WEDNESDAY 28 APRIL MT IVE
We had been told that the Mt Ive staff were to cater lunch today for sixty visitors – some kind of local fund raiser.
We did not feel like driving anywhere today, but equally did not feel like staying in camp with all those extra people around. So – decided it was time to try a longer walk, and see how John managed that.
We walked a little way back along the road into the homestead complex, to where there were the graves of two young children, that dated from an earlier time and family. Then we left the road and picked our way up the hill side, on rocky ground, and through spinifex clumps, to intersect with the vehicle track to Mt Scott. Doing this was a more direct way than following the road track all the way from the station, as it took a more round about route.
As we walked fairly steadily uphill, toward the rounded summit in the distance, met a 4WD inching its way down. Given the caution he was having to exercise, I was pleased we hadn’t driven. John likes those kinds of adventures. I am not so convinced.
The views from the top of Mt Scott made the effort worthwhile.
In one direction, could see Lake Gairdner in the distance.
A bit closer, looking to the west, was one of the areas of the station where visitors could go and bush camp. Could see that same 4WD. exploring some of the station tracks out that way.
To the south, could see the area of the Wombat Holes, in the distance.
There was a cairn on the peak; we each added a small rock to the structure.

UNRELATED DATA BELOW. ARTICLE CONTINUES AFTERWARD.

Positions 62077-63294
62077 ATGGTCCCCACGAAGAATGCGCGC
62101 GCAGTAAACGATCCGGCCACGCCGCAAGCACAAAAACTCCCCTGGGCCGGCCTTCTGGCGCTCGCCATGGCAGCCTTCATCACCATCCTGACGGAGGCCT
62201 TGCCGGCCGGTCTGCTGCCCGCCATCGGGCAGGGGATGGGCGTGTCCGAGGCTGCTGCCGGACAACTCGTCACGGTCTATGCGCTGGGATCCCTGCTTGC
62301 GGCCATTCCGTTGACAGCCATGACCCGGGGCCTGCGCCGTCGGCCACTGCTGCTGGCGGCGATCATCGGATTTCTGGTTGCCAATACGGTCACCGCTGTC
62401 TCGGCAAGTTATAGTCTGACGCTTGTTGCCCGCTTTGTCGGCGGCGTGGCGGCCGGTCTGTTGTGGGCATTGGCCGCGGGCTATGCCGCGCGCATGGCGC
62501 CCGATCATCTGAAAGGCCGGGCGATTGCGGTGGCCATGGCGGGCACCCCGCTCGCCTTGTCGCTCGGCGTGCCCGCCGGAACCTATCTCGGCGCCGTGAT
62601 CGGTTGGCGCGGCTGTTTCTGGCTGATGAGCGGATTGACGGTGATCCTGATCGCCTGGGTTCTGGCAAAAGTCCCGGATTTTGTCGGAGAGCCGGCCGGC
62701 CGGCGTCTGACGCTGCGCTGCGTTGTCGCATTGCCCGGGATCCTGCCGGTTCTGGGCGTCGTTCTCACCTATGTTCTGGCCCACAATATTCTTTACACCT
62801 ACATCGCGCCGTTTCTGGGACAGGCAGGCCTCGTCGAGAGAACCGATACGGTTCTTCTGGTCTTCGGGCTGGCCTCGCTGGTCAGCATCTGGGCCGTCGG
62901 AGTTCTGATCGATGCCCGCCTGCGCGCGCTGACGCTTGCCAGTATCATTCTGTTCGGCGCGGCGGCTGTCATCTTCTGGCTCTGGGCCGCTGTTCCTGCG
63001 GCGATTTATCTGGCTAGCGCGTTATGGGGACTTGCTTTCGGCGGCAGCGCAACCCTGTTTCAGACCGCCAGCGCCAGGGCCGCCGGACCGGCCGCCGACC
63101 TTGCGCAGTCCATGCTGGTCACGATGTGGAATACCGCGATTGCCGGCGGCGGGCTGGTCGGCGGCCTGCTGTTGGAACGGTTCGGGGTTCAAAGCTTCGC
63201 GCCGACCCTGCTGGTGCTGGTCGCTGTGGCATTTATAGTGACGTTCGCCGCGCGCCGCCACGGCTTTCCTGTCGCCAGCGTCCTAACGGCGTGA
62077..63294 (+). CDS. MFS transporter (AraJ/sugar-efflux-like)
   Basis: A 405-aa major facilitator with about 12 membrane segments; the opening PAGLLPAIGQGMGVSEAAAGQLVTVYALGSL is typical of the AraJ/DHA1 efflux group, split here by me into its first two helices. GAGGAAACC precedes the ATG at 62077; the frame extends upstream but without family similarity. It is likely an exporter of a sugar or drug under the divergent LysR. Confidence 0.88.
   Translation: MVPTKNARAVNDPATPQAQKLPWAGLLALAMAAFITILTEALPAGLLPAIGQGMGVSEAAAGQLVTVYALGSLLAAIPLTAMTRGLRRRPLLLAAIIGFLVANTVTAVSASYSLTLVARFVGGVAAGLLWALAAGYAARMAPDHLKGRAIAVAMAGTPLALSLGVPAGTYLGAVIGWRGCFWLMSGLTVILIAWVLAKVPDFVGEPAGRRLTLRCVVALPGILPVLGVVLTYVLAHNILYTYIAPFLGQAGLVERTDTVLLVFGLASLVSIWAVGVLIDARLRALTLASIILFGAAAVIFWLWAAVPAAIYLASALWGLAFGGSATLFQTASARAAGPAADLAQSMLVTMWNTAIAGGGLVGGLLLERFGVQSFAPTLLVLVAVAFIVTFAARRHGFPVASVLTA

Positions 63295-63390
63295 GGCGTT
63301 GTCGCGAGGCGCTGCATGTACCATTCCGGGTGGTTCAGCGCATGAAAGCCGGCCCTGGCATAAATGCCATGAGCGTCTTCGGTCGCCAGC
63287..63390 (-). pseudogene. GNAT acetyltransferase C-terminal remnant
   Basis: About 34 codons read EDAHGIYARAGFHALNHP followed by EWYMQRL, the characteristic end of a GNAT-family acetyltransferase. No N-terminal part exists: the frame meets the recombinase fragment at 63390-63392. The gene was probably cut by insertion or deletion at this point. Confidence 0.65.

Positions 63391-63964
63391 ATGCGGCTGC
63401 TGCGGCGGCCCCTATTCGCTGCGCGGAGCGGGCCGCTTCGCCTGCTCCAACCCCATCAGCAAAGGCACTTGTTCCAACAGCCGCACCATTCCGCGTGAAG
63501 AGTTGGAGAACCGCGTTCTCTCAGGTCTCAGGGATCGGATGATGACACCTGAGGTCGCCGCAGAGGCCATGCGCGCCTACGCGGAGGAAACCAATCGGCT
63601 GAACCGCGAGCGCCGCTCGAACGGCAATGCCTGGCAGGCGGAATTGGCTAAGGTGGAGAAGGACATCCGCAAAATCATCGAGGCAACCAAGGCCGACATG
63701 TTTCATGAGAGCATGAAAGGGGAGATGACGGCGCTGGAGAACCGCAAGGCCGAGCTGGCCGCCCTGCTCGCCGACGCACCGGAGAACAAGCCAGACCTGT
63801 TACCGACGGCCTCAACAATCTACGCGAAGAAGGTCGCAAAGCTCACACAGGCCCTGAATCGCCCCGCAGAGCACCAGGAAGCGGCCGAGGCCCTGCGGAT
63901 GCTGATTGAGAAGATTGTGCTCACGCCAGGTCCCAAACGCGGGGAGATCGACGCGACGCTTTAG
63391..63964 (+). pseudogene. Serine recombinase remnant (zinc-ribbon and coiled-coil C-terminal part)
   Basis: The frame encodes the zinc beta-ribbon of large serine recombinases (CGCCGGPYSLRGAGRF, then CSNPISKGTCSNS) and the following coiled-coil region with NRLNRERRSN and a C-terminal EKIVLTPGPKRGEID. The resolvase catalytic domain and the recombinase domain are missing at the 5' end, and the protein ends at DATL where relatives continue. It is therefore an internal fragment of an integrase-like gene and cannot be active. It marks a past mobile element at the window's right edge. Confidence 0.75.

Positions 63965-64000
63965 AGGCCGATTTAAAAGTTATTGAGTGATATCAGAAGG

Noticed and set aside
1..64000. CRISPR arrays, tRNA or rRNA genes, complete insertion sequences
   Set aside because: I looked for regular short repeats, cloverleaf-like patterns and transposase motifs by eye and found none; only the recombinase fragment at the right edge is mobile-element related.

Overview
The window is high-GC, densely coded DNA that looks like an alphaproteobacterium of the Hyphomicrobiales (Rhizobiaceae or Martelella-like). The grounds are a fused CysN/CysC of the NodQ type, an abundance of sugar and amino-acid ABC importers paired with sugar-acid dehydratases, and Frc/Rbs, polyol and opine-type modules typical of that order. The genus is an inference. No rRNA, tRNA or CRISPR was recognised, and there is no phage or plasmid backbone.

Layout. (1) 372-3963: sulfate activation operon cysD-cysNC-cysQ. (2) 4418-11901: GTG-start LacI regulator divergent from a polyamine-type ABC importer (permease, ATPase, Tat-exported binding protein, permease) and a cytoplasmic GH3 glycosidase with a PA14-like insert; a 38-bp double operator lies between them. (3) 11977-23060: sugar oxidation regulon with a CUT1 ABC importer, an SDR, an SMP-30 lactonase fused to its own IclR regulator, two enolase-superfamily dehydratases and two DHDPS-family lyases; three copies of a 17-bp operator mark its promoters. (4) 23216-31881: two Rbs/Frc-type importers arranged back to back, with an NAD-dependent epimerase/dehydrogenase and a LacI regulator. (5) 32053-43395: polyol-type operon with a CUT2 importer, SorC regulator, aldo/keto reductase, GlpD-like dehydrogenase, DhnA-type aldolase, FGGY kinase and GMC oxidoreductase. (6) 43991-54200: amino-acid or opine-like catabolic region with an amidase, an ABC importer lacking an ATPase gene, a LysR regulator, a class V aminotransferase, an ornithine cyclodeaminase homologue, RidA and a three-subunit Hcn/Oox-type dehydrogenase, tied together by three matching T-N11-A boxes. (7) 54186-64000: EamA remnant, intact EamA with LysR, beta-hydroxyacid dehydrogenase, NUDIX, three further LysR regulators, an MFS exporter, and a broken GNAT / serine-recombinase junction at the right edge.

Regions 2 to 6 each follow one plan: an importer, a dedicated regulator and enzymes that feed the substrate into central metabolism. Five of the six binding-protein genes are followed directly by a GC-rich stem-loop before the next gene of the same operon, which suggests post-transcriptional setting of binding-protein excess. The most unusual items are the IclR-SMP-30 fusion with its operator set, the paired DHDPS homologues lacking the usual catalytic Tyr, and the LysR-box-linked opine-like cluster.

Pottered around on the peak for the best part of an hour, taking photos, studying the surrounding country from the vantage point.
Followed the vehicle track back to camp, not fancying a downhill scramble on the rocky hillside, on the more direct way. Even so, the rocky road demanded our full concentration on foot placement. Would have been an easy place to damage an ankle.
It was disgusting to come across a place, right beside the road, where some of the party of bush campers who were here over the long weekend, had emptied their portable toilet tanks. It was not far from the main campground. Some people are just such revolting grubs.
It was a good long walk and John was really pleased with how he did. I estimated we walked about 7kms,
By the time we got back, all signs of the lunch – and the people – were gone. Mission accomplished.
Relaxed at camp for the rest of the afternoon. Were “entertained” by the two men who had come to the rescue the day M’s gears went missing. Today, they were using a digger, near us, for a grey water drain from the new toilet block. Watched them using wires to “detect” the line of the power and other cables, under the ground. No Dial Before You Dig service out here! Obviously it was an inexact science and – twang – they dug up the power and Telstra lines, and just missed the water pipe. They were good humoured about the mishap, and amusing as they made the necessary repairs.
Three new vehicles came into the campground in the late afternoon. We had seen one of them – a 4WD with a Trakmaster-built slide on structure “The Kennel” – around our area at home. Went over and introduced myself. It was a small group of Trakmaster Club members, working out a route for a Club trip. We chatted with them for a while.
Lit the camp fire and had our happy hour.
There were some little critters around the camp ground. I didn’t know enough to tell if they were mice or some sort of little native marsupial. They seemed to be smaller than house mice. Some of them were quite bold. One of them snuck up and tried to nibble on my toenail! A little carnivore?
Tea was leftover fish cakes.